The Owners of Xenophobia: Zimbabwean Informal Enterprise and Xenophobic Violence in South Africa

Journal of African Human Mobility Review

Jonathan Crush, Godfrey Tawodzera, Abel Chikanda, Daniel Tevera

This paper is a contribution to our understanding of the intertwined economic and political crises in Zimbabwe and the crisis of xenophobia in South Africa. There have been few studies to date specifically examining the impact of xenophobic violence on Zimbabweans trying to make a living in the South African informal economy. The paper first provides a picture of Zimbabwean migrant entrepreneurship using survey data from a 2015 study of migrants in the informal economy. All of the Zimbabwean entrepreneurs interviewed in depth for the study in 2016 had either witnessed or been the victims of xenophobic violence or both. The interviews focused on the experience and impact of xenophobic violence on personal safety and business operations. The migrant accounts clearly demonstrate that they see xenophobia as a key driver of the hostility, looting and violence that they experience. The paper argues that the deep-rooted crisis in Zimbabwe, which has driven many to South Africa in the first place, makes return home in the face of xenophobia a non-viable option. Zimbabweans are forced to adopt a number of self-protection strategies, none of which ultimately provide insurance against future attack.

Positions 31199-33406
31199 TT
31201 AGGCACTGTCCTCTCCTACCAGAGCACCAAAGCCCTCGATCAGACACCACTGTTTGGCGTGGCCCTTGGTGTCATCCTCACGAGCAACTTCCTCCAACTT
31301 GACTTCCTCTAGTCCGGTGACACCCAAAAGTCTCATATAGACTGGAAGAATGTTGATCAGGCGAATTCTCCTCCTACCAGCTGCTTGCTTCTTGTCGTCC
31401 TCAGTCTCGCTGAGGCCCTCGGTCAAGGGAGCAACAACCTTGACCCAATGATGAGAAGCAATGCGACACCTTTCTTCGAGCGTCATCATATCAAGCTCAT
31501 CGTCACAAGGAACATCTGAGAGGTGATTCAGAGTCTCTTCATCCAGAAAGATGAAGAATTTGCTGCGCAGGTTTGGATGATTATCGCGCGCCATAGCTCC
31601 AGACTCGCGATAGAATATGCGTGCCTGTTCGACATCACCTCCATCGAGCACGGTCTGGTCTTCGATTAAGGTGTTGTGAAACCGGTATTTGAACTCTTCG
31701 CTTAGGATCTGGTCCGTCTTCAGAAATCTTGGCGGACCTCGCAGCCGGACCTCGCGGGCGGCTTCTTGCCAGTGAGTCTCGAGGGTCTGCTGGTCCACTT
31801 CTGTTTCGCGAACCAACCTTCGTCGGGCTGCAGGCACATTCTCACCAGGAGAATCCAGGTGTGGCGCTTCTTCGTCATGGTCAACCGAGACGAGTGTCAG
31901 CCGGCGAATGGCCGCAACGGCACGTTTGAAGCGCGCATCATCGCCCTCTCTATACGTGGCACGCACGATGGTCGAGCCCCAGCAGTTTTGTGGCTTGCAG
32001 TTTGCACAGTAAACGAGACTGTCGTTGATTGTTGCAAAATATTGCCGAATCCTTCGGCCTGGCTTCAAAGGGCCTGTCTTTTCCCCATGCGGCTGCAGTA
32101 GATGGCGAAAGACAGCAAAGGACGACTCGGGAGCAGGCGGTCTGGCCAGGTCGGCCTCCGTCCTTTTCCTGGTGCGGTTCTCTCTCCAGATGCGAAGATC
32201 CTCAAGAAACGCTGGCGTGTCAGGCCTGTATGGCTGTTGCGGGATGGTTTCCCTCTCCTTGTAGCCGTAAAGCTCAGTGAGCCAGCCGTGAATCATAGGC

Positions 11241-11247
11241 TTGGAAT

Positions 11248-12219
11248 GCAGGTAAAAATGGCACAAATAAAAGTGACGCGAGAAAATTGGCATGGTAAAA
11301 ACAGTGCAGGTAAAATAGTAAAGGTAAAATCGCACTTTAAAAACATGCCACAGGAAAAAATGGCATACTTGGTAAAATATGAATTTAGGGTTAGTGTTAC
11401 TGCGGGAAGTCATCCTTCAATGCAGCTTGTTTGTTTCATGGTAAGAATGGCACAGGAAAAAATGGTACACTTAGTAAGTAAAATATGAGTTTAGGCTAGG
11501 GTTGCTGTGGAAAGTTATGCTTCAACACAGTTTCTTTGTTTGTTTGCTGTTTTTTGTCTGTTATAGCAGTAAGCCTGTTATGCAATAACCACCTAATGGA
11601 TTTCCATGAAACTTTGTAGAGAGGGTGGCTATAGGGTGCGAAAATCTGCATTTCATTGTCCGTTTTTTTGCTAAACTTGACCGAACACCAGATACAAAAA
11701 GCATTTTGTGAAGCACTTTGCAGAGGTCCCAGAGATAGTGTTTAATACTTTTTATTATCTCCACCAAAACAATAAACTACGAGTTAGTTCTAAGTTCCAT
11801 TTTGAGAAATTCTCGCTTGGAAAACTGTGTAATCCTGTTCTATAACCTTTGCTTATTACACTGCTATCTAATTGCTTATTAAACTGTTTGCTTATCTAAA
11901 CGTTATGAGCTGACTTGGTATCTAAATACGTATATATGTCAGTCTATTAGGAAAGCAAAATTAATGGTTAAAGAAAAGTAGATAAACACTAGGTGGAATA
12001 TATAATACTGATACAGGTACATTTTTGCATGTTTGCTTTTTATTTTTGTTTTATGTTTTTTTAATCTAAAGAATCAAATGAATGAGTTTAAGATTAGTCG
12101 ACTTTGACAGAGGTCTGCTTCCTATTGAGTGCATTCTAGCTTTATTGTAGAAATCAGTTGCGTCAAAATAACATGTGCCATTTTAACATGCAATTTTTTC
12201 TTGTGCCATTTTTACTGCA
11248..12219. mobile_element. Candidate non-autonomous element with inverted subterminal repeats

Featured Country: South Africa, Zimbabwe

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